NAPA – Khalil Mack isn't with the Raiders in training camp. The elite edge rusher is holding out for a long-term contract that could set the market for defensive players, and has stayed away from his team since the offseason program started back in April.
He hasn't practiced under Jon Gruden and defensive coordinator Paul Guenther. He doesn't know all Guenther has in store for Mack. He won't be anchored to one edge, ordered to see ball carrier, kill ball carrier.
"When he gets here, he's going to find out that he'll have a lot of new matchups," Guenther said on the Raiders Insider Podcast. "We have an ability to move him around. We have guys like Bruce Irvin and Arden Key, who can move around as rushers, too. They won't always know where Khalil is at when we play on Sundays.
"Hopefully, when everything gets rectified here and we get rolling, he'll see that."
It remains uncertain when Mack will report to the Raiders. A deal is not close, and Mack seems set on staying away until a pact is reached. That may change if the impasse gets close to the regular season and the loss of game checks, owed as part of a $13.846 million fifth-year option he's owed in 2018, becomes a real thing.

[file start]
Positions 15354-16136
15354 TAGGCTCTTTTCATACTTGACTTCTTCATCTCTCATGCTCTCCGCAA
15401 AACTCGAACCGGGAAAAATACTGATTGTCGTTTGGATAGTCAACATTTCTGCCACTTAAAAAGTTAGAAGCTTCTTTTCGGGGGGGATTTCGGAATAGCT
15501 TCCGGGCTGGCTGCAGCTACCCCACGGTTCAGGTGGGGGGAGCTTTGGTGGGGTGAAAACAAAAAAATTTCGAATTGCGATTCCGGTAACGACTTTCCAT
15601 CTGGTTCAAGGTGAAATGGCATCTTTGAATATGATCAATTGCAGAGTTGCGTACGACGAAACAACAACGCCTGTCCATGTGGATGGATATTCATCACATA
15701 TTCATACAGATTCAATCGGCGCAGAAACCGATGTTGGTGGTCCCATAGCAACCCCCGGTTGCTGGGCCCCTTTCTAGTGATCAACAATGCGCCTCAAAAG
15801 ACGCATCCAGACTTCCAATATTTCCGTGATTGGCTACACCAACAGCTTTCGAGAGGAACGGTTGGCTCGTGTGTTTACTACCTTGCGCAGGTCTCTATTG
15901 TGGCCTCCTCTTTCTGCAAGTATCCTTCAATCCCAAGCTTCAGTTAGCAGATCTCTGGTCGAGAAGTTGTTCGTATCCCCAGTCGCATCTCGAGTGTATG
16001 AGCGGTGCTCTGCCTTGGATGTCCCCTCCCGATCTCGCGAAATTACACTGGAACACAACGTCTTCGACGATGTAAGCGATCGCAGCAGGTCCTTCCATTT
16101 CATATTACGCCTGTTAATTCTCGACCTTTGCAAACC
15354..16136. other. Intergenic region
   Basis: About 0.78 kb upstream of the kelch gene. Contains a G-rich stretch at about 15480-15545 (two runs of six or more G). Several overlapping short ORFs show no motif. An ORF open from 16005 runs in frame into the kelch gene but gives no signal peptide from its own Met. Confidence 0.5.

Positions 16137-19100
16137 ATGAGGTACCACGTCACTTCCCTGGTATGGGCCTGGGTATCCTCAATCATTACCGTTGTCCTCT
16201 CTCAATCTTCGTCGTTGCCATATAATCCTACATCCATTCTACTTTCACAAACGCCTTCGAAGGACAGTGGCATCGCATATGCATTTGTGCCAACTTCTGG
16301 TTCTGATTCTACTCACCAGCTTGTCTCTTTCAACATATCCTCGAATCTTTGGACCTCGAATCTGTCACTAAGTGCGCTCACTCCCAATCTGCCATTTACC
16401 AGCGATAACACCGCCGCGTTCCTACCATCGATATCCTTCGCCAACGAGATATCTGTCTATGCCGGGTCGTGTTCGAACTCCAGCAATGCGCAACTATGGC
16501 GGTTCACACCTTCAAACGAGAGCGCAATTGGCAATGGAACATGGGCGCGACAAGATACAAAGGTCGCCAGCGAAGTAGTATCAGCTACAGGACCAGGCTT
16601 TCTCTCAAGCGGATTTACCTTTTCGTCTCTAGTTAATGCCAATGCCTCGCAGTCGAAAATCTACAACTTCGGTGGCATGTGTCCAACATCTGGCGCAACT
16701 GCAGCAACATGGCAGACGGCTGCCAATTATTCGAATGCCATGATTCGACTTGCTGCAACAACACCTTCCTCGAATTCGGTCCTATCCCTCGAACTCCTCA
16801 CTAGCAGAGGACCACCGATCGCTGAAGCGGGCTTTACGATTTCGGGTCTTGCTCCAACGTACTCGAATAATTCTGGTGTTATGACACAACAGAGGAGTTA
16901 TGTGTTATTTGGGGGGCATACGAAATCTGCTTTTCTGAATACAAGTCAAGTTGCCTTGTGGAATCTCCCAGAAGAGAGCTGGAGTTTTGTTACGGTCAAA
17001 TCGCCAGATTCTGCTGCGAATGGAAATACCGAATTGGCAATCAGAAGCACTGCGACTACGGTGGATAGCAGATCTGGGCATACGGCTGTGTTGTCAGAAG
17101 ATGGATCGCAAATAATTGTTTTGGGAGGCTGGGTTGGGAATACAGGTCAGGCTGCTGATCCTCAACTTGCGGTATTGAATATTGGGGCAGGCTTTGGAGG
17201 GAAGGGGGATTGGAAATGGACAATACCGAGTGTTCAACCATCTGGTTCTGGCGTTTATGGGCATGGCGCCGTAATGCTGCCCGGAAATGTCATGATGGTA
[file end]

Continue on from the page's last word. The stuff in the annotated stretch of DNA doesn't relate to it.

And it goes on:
Guenther isn't concerned about all that. He wants Mack in camp posthaste, but has a plan for whenever the Raiders' best player does arrive. Guenther will teach a crash course in his scheme to get him as ready as possible to make an immediate impact.
While the nature of Mack's position and him being in impeccable shape will help him return, he'll operate within a new system with new terminology. Guenther will personally get him up to speed.
"When he shows up, I'll be his position coach for about a week," Guenther said. "I'll catch him up. We have a plan for that. Hopefully he can get here sooner than later. If that doesn't occur, then we've got some guys out here working their tails off and competing and we'll roll with them."
Guenther expects to roll with a speed rushing package during obvious passing downs that could include Mack, Irvin, Key and the hottest interior rusher between Maurice Hurst, PJ Hall or Mario Edwards.
"I look forward to seeing that one day," Guenther said. "If that works, I won't have draw up crazy blitzes to reach the quarterback. That's ideal, because teams who win the NFL can rush four and get home. They have seven guys in coverage and they don't give up explosive plays. Having guys like that we can roll through can make us more disruptive."